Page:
It was important for me as a teacher to find out, and as fast as possible, who the strong students were and to identify too those students who would have to work extra hard to be successful. If, for example, a student whom I had identified as highly capable was pulling test marks in the low seventies, it was relatively easy to figure out why. This kid, who had proven himself to be highly capable, was simply not expending the necessary effort, not studying adequately if at all for tests and exams for example, and/or just not trying to maximize his or her potential.
This particular challenge would be dealt with in the following manner:. teacher simply has a word with the culprit, obviously in private, pushing all the right buttons and, hopefully, none of the wrong ones. A good relationship with your students goes a long way to ensuring that your little pep talk will be successful at least to the point that these previous “under-achievers” make the effort, enfin, to shuck that label for good.
More than a few of the under-achieving type of student have never really tried, I mean really studied for a test like I did in grade 8, first year of high school in those days. I still remember – and I’m talking about an event which occurred in 1962, more than fifty years ago F.C.S., when I studied for four straight hours without a break, in preparation for my December exam in General Science. I pretty well memorised everything, one-and-a-half to two hard-covered McGill Notebooks. Remember them?
Don’t remember how I did on the above mentioned exam but I do recall studying from 8 to noon on a Saturday morning, figuring that if I got my studying for the day done early, then I would be able to play in the afternoon before hitting the books between the time supper finished and 8:30, when the Canadiens came on television in those days. The game actually started at 8:00 but the CBC feed only began at 8:30. While I was studying, I was wondering by how many the goals “Nos Glorieux” would be ahead by the time the game came on, which it usually did with seven or eight minutes remaining in the first period.
We just said that we have a conversation with the “under-achievers”, those who are not working to potential not because of a learning disability or some other challenge but because they’re not trying their best to do so. Alternately, how does the teacher handle under-performing students who are not doing well because they are having difficulty mastering and applying concepts, for instance, or because they are experiencing tremendous hardship when attempting to assimilate course material into a frame of reference to which this student can relate?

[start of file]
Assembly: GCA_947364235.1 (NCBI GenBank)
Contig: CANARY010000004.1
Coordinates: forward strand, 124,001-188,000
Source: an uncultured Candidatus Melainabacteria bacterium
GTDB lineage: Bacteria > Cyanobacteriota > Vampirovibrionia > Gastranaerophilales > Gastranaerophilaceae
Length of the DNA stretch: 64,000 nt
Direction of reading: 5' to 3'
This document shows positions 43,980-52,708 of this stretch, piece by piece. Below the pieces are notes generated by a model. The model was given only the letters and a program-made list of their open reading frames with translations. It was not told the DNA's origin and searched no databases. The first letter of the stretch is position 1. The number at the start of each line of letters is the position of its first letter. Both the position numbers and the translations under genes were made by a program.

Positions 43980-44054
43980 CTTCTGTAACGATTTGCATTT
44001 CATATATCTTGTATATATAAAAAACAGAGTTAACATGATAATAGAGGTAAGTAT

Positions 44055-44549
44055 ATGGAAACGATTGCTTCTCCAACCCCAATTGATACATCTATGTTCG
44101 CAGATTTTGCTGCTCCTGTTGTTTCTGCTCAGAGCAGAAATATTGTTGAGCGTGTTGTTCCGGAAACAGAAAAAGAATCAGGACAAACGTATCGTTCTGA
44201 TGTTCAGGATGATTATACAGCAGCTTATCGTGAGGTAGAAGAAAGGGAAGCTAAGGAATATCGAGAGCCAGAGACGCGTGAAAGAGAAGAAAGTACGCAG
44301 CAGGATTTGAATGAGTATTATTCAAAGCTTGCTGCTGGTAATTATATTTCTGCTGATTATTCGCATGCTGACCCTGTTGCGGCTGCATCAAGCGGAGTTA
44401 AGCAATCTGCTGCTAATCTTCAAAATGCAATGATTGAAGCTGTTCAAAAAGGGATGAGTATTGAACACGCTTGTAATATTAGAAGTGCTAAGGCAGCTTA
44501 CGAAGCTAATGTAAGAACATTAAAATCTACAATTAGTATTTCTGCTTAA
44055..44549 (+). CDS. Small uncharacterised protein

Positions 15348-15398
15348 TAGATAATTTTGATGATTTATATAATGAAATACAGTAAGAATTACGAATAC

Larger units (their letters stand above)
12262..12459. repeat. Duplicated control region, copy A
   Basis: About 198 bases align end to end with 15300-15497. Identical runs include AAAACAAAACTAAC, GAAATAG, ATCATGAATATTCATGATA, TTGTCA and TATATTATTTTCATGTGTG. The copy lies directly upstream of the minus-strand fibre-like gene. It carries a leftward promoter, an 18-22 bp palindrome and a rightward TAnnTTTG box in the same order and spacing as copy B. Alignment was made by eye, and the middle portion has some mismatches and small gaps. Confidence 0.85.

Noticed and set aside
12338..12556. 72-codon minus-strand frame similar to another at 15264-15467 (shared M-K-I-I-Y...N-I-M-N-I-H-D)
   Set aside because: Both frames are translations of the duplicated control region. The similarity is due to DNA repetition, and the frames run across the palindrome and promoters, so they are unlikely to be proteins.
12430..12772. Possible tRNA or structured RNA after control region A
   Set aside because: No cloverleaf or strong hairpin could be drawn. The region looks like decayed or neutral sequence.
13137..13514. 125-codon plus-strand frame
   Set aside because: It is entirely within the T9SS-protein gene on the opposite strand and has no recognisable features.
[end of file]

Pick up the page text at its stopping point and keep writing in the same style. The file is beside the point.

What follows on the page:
Simple. We build these students up, telling them that they can be successful with the appropriate approach to their work. By developing in these students a degree of self-confidence they never before possessed, the teacher, working in tandem with parents, the guidance department, etc. will likely do wonders for how these students perceive themselves, how they feel about themselves in other words. “I like Jerry because he has a way of making me feel good about myself.”** That’s most of the battle won, right there.
**A comment made by a returning Phoenix student, John, in the essay that all candidates have to write so that their English (and French) skills can be assessed.
For by getting the student to believe he can do it, we are in fact improving the student’s potential to actually achieve success. When a particular student starts to improve and begins pulling better marks, you make sure that his class mates know it as well, by putting this kid’s test paper with the mark clearly visible for any one to see, on top of the pile, for instance.
Little things like writing encouraging comments on an assignment, something like “Another piece of high quality work from a capable and conscientious student” can be of enormous help in making the student feel better about her/himself, thereby putting you both on the right track, the one leading to success.